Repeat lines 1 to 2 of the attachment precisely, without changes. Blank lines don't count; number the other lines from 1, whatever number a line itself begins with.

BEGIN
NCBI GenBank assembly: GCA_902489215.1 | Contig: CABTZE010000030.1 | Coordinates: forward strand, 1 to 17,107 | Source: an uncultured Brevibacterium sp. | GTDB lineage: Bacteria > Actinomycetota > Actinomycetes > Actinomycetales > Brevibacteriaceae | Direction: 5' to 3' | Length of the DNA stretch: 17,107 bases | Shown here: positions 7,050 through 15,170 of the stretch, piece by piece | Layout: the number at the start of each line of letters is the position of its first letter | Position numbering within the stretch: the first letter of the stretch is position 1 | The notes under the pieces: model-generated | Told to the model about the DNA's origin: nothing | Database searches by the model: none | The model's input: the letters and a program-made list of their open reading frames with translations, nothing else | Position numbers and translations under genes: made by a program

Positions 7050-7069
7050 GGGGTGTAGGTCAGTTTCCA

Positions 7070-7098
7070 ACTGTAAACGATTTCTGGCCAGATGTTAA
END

NCBI GenBank assembly: GCA_902489215.1 | Contig: CABTZE010000030.1 | Coordinates: forward strand, 1 to 17,107 | Source: an uncultured Brevibacterium sp. | GTDB lineage: Bacteria > Actinomycetota > Actinomycetes > Actinomycetales > Brevibacteriaceae | Direction: 5' to 3' | Length of the DNA stretch: 17,107 bases | Shown here: positions 7,050 through 15,170 of the stretch, piece by piece | Layout: the number at the start of each line of letters is the position of its first letter | Position numbering within the stretch: the first letter of the stretch is position 1 | The notes under the pieces: model-generated | Told to the model about the DNA's origin: nothing | Database searches by the model: none | The model's input: the letters and a program-made list of their open reading frames with translations, nothing else | Position numbers and translations under genes: made by a program

Positions 7050-7069